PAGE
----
Because of how complex the trials were, and how many factors were involved, there are so many perspectives and arguments that can be made. The majority of the sources looked at did not necessarily focus on gender involved in the trials but the majority of them touched upon it because, the majority of the accused were women. Religion played a major role in the lives of these settlers in Salem. The Puritans hoped that this new world would bring them a place free of religious persecution, a place where they hoped to set themselves apart from their homeland in Europe.

When Samuel Parris came to the town it meant that they finally had a minister who could perform these services, but he was also coming into a town that was divided and there would still be opposition to Parris from some of these certain factions. The members of the Salem Township church were small, when Parris arrived in there were only twenty-five members, almost half of them from one family. Many of the other villagers were either members at neighboring congregations or they were not members of the church at all. The first major talks about the devil in Salem in fact did not stem from witchcraft scares it stemmed from the political upheavals between Parris and those who had reason to oppose him.

Like other young ministers of his day, Parris was a sacramentalist. Her soul specifically chose the devil, instead of passively waiting for Christ, and she purposely allowed the devil to use her body. Women were meant to be passive and obedient, signs of the opposite made them more deviant in Puritan society, and potentially more sinister. Many settlers brought many of their superstitions and folklore over to the new world with them. This coupled with interactions with Native Americans and folklore from other cultures, like Tituba whom was speculated to be from the Caribbean, meant that there was a blending of folklore centering around witchcraft.

The book, of course, was an artifact of literate societies only and the Devil a part of Christian theology. They would not be found in the pre-colonial Amerindian or African cultures. But the strong link to Satanism, the evil force, with its promise of power over others, was surprisingly rate in the English folk tradition or in New England. Few persons giving testimony in witchcraft cases in Massachusetts mentioned the devil.

The fear of the unknown and the uncertainty if they would be some of the few chosen to be saved was enough to make some people look towards fortune telling to get hints as to what their fate might be. The shape of the blob, they hoped, would reveal something about their future lives. The girls thought they saw tragedies in the form of an egg white that took the shape of a coffin. Later on when the girls were in the middle of their fits and many could not figure out what was the cause other types of magic were taken up to hopefully counteract the actions of the witch.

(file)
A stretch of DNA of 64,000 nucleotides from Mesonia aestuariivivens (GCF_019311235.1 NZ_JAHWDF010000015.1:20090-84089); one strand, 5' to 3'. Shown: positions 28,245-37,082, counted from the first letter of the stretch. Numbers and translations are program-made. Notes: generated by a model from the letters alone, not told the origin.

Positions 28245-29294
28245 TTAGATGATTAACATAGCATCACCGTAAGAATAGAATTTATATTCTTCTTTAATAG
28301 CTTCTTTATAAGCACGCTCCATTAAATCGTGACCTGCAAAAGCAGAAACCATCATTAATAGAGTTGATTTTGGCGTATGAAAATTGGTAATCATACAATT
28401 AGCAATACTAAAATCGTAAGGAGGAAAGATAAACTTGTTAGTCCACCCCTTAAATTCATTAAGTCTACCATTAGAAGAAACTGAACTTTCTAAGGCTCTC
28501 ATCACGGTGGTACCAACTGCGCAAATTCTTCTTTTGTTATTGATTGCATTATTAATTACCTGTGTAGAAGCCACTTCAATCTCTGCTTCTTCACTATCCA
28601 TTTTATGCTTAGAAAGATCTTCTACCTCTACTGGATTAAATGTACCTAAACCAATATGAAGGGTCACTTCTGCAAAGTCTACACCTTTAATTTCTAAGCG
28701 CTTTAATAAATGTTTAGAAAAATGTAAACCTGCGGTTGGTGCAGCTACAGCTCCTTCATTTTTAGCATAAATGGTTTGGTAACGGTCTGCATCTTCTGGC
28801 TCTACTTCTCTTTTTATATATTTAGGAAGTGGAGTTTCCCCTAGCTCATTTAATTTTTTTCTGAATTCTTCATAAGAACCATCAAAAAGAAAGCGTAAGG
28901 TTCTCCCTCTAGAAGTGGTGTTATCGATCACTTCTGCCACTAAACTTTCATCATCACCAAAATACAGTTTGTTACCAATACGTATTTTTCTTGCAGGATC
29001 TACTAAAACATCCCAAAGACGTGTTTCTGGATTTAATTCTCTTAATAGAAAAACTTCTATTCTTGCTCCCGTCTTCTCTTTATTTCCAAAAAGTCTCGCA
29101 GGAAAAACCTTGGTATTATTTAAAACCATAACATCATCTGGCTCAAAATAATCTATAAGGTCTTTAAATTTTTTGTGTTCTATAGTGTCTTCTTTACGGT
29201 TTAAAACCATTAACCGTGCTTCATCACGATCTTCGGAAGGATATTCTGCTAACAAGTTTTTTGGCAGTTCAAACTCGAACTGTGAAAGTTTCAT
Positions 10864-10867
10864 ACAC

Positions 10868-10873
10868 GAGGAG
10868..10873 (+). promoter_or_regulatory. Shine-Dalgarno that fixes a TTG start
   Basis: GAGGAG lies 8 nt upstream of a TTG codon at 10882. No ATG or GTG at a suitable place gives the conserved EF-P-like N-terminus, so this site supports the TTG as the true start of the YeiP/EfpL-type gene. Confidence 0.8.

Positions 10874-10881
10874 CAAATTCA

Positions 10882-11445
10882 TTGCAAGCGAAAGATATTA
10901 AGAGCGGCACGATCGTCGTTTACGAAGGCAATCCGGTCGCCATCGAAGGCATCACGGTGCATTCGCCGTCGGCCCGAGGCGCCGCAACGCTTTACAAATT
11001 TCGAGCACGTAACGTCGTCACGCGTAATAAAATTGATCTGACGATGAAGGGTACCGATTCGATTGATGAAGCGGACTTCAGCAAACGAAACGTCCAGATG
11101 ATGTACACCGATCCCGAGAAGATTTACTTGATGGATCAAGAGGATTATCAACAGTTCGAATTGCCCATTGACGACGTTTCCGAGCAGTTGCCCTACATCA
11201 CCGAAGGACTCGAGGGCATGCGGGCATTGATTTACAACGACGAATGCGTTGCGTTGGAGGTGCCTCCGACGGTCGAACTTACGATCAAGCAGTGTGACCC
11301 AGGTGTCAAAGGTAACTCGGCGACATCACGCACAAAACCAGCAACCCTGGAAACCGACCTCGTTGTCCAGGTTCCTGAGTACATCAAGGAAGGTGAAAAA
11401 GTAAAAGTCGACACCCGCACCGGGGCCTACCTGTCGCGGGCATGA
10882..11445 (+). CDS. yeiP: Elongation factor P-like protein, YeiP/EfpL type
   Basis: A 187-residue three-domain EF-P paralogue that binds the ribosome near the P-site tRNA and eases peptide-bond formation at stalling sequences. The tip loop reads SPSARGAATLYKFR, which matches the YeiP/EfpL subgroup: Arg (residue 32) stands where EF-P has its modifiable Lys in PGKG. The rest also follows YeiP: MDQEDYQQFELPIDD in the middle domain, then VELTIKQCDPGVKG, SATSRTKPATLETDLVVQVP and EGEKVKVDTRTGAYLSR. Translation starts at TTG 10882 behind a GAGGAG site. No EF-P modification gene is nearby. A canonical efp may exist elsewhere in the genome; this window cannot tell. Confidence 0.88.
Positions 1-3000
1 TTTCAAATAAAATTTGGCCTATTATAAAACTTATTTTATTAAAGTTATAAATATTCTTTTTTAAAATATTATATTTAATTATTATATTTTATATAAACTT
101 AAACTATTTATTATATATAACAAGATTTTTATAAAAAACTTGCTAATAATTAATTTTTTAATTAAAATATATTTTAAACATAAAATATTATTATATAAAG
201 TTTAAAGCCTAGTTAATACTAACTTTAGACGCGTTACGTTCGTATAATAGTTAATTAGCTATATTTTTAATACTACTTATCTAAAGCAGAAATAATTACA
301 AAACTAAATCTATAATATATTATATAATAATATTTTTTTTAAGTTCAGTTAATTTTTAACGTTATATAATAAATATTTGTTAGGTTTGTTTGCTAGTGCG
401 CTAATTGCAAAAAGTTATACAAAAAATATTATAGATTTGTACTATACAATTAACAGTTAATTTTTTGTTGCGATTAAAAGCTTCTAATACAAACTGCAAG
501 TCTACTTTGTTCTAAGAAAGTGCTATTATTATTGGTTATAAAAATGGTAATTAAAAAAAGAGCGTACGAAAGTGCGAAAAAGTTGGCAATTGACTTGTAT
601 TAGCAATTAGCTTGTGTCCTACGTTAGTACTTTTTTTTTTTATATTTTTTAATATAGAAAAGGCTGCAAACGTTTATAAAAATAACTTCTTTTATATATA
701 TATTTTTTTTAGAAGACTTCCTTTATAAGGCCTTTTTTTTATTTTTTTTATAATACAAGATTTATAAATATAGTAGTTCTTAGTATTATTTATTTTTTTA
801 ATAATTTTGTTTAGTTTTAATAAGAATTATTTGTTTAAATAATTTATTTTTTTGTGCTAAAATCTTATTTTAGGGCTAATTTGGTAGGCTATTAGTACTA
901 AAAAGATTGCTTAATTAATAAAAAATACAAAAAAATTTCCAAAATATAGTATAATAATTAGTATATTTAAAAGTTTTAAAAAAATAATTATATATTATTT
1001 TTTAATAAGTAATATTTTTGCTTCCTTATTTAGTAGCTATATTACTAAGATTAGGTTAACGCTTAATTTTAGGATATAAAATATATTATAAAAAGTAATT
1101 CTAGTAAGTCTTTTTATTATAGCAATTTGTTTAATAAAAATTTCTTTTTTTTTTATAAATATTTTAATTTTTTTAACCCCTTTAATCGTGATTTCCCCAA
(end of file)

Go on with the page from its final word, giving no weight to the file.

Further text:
The technique was of English origin, but the assumptions behind the experiment were widespread among most people.

Abandoned Quaker Oat Mansion's Unwholesome Secret

So although this endeavor may have been for the good of the girls, it also put them in danger and implicated them as witches. Now women had some more flexibility and opportunities to play major roles within the Puritan community, not to the extent of the Quaker religion but,. Although women could not participate in the congregational governance of the churches, they experienced conversion, they signed the covenant and joined the church more frequently than their husbands , they studied the scriptures, they baptized and instructed their children, they used their considerable influences to promote religiosity in their households and communities.

New England Puritanism could offer women spiritual fulfillment and even particular opportunities for organizing and controlling their family relationships. Some of this may have been due to the fact that their communities were so small women needed to play more of a role in day to day life but they had flexibility none the less. Women took on more economic responsibilities sometimes helping or fully running businesses women men were gone or their husbands passed away.

However being full members in the church meant that they were able to constantly hear about how ministers in the Puritan faith felt about what a Puritan woman should be. Thus in their use of female imagery to define humility, Puritan ministers did more than encourage wives to be submissive to their husbands; they all gave their listeners and readers a clear picture of their humble attitudes essential to all forms of Christian activity. Thomas Shepard used images of female humility to control his fear of abandonment and to represent his desire for love.

John Cotton used images of female humility to represent both the restraint and the fulfillment of his ambition. Whatever their reasons, women in the community took this to heart, especially since they had more cause to worry than others, Puritans believed that women were weaker and would be more likely to sin than men.